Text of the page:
I haven‘t been home for a week and already I‘ve spent a day locked up in my room and curing an outrageous hangover. So goes life!
Since I‘m obviously not getting anything else done today – apart from watching Harry Potter and notoriously checking my Facebook for any kind of news or mesaages or whathaveyou – I decided to talk about a book I‘ve recently read: Matilda.
I‘m sure most of you will have read it or seen the movie, and if you haven‘t, then please do so now! I had completely forgotten how brilliant and amazing and mind-blowing this story is! I‘m not very into summarising stories, so here‘s the blurb for you:
Matilda‘s parent‘s have called her some terrible things.
The truth is, she‘s a genius and they‘re the stupid ones.
Matilda is determined to get her own back and soon discovers she has a very special power.
The story is, of course, gorgeous! But more than that, it contains so much wisdom that many adults fail to understand. For a start, Matilda decides to get back at her parents everytime they are being undeservedly nasty to her. The author points out to the reader how difficult it is for a person so small to stand up to adults.
Everybody has at some point in their lives met an intimidating bully like Matilda‘s father. And it doesn‘t always matter whether we‘re five years old or twenty-two, more often than not we forget that even though we‘re helpless against some people there are still ways to defend ourselves. Matilda doesn‘t change her parents at all, but she also isn‘t afaraid of them and finds the courage to fight back in her own ways.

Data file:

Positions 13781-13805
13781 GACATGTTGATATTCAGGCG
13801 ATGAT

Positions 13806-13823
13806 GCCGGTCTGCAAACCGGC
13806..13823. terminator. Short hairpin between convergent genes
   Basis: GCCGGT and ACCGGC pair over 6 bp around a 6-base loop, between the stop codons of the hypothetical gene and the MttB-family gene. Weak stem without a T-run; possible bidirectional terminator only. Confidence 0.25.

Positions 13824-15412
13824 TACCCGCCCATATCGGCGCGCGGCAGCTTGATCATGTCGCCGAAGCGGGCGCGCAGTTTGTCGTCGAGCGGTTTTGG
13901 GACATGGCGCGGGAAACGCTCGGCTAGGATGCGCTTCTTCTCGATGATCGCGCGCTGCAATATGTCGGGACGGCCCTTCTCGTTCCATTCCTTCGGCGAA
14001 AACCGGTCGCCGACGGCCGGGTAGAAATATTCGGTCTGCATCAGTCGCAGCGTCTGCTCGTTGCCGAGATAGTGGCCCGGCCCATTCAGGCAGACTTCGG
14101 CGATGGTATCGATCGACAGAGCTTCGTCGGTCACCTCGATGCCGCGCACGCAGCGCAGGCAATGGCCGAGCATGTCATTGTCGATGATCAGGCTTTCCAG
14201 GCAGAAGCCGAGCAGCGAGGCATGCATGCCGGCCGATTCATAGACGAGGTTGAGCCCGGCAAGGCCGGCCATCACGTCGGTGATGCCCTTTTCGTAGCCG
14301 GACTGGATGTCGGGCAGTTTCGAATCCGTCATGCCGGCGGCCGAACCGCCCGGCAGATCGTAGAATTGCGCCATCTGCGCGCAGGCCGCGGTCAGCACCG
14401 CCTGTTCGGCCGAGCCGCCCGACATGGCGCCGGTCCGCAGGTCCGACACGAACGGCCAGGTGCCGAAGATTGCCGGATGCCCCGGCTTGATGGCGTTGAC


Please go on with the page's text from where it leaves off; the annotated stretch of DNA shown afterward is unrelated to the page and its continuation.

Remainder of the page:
There is one very beautiful passage where Matilda realises what power her mind truly has and she decides that there is absolutely no reason for her to be afraid of anything, let alone the terrifying headmistress, Mrs. Trunchbull. Later, when Matilda‘s teacher, Ms Honey tells her own story, we learn that grown-ups can be just as scared as children and that if someone has made you feel small and worthless when you were young you‘ll continue to feel that way even when you‘re an adult.
This is such an important scene to understand. In that moment, we hate Matilda‘s father so much for destroying a book that‘s not hers in the first place but also for using such raw violence when his daughter has done absolutely nothing to deserve it. But Roald Dahl tries to make the reader understand that a bully is rarely a bully by choice. Being mean is a result of jealousy or stupidity, or, in most cases, it‘s a simple circle. Matilda ends this circle by punishing him instead of someone half her age.
I am twenty-two years old and I read this book on a train journey from Stradford to Oxford. I cried on that train, so no dignity there! But I also felt that I learned so much in those two hours! Being smart is a superpower and there is no reason for anyone to be scared. And if somebody bullies you, don‘t let them get you down, because you are worth so much more than them and just, please, remember that! Being smart is a really cool and awesome character trait that everyone should be proud of, and it‘s something only stupid people laugh at!
Last not least, Roald Dahl‘s just a funny guy and reading his books is always worth the time. My personal favourite is the introduction to Matilda that always makes me giggle:
Lots of love from the roots of my heart!